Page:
There have been plenty of examples outside football just recently. Listening to a radio phone-in about Dwain Chambers’ return to athletics a few weeks ago, there was one call after another from parents wondering how they can look their children in the eye and tell them not to cheat, now that Chambers was allowed to compete again. And hey, it’s Olympic year, so you can be certain the whole drugs in sport question will crop up time and time again over the coming months.
Even sports that do not rely much on physical prowess know that image is important. When the Professional Darts Corporation launched in the mid 1990s, with the aim of putting the sport back on television on a regular basis, one of the first things they did was to ban drinking alcohol and smoking on stage. Dick Allix, Tommy Cox and the other founders clearly realised that no matter how talented and dedicated the players, if they were to be seen behaving like this on screen, their sport would not be an attractive proposition to broadcasters and advertisers, and parents would not necessarily want to sit down with their children and watch it, because the players would not be setting a suitable example.
Snooker has been treading a similar path, albeit in a more piecemeal way than darts. Going back to when the snooker was at its most popular in the 1980s, Barry Hearn, who at the time managed most of the top players, knew the importance of image when putting together his Matchroom Team. Every player he managed had to comply with the required image- clean-cut, well presented and family-friendly. When Jimmy White signed up, he was expected to clean up his lifestyle, and to a lesser extent so was his pal, Tony Meo. When Terry Griffiths resumed his smoking habit after managing to quit for a few years, Barry was furious, to put it mildly. He was never too keen on seeing his players smoke on television, but Terry insisted it was the only way he could control his nerves.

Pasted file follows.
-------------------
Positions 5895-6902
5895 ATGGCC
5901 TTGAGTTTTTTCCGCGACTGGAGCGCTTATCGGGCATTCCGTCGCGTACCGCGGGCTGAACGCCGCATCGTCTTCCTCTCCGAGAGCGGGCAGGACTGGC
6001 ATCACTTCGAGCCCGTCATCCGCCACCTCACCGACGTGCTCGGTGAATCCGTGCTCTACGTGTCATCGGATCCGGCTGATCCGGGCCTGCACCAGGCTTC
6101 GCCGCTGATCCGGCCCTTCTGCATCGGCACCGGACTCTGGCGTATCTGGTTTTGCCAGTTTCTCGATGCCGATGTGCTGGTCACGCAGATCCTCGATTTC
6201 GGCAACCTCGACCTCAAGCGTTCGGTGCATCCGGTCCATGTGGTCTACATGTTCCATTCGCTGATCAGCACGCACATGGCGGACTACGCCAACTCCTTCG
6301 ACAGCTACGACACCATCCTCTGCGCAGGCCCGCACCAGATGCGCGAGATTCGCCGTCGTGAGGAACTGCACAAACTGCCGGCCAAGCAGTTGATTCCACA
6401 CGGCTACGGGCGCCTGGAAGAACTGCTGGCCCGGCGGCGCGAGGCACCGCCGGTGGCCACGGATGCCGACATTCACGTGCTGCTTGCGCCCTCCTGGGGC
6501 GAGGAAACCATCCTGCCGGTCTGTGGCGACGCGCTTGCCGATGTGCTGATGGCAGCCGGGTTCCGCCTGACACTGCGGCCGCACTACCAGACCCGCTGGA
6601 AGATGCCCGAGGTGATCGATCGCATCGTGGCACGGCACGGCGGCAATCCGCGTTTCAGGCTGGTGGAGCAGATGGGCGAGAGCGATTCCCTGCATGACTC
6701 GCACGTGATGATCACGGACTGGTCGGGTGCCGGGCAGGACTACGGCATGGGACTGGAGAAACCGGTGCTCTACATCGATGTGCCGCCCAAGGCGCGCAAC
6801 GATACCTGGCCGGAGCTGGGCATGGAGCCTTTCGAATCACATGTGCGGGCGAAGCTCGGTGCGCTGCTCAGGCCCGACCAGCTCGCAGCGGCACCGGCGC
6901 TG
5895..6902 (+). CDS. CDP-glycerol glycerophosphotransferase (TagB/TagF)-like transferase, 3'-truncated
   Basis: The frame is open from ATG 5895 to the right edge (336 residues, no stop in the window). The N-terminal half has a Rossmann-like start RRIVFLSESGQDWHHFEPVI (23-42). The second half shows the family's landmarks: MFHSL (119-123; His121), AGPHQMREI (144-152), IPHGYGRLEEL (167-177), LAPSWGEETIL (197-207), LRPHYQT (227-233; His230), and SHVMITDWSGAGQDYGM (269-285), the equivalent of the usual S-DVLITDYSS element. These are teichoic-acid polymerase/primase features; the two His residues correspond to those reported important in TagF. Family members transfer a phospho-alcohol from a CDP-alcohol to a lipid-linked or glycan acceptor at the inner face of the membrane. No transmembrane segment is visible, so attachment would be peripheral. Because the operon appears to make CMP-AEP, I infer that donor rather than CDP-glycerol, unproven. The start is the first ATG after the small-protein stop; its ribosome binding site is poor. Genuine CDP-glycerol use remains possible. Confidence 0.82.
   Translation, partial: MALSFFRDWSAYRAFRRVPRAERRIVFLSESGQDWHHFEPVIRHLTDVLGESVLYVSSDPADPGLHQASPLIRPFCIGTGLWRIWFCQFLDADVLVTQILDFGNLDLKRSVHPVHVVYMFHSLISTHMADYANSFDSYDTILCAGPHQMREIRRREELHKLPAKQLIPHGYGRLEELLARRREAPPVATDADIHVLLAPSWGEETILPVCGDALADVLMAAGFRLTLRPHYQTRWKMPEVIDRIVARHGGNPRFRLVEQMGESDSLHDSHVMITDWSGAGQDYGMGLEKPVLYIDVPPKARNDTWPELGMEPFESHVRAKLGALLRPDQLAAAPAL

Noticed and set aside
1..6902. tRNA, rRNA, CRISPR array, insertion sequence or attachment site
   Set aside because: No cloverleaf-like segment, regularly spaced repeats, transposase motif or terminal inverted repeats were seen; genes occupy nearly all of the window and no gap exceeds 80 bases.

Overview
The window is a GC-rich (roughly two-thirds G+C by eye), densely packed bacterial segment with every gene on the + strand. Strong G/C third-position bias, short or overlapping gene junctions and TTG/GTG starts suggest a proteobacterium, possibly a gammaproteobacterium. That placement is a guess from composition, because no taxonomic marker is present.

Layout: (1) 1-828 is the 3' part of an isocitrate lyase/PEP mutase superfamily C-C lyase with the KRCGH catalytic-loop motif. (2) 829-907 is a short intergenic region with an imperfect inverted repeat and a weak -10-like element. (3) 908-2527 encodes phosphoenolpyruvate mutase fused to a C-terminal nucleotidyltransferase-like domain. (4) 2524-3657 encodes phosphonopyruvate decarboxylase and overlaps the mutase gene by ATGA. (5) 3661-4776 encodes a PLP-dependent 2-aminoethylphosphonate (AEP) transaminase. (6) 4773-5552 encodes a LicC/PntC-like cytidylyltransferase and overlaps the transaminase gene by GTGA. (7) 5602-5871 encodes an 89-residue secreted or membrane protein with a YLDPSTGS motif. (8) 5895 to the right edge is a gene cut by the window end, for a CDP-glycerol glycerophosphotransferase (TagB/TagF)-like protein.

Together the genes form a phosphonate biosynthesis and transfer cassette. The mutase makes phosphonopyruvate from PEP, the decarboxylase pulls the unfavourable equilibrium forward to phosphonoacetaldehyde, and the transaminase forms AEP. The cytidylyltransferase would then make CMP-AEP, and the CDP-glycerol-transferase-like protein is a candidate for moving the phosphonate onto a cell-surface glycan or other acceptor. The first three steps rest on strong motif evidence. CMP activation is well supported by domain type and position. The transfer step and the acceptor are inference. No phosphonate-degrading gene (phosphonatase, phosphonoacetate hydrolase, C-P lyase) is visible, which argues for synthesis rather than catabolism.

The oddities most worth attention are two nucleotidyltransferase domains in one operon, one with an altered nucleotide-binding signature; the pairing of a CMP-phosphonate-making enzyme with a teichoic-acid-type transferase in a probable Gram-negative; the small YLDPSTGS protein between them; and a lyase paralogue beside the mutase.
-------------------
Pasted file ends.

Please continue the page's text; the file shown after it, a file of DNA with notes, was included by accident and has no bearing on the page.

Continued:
Barry never for a second considered signing up Alex Higgins. He knew full well that The Hurricane was too much of a risk, and susceptible to go off the rails and do his own thing. The obnoxious Howard Kruger took it upon himself to set up a rival team of players, called Framework, in which he sought to sign up what he called an “exciting” team of players, led by Higgins, which became a team of snooker’s so-called “bad boys”. In reality, advertisers and sponsors hardly rushed to be associated with such high-risk players, and such a team was never going to be an attractive commercial proposition.
Barry, on the other hand, pitched his team perfectly, and Matchroom Sport became a commercial success. He probably won’t thank me for reminding the public of this, but at one stage there were Matchroom slippers on sale, and men entering arenas for snooker exhibitions could expect to be squired with Matchroom aftershave by dolly birds. The rest, as they say, is history, and Matchroom Sport is now involved with all sorts of different sporting events.
Into the modern era, and snooker’s image has faced many challenges in improving its image. Central to this was the tobacco ban. There appears to be no logical reason why sporting events should not be sponsored by tobacco when one thinks about it for any more than a few seconds. Yes, we are all aware that smoking does not do our health any good and that young people watching should not be encouraged to take up the habit.
But then again, look at what has happened to most sports, including snooker, as a result of the ban. Tobacco sponsorship has been replaced by adverts for online gambling firms and alcoholic drinks. Neither of these habits, when done to excess, can exactly be described as “healthy” either. Besides, is there anyone out there who ever took up smoking as a result of a snooker tournament being sponsored by a tobacco manufacturer? No, didn’t think so. Of course, the true purpose of tobacco advertising was brand switching.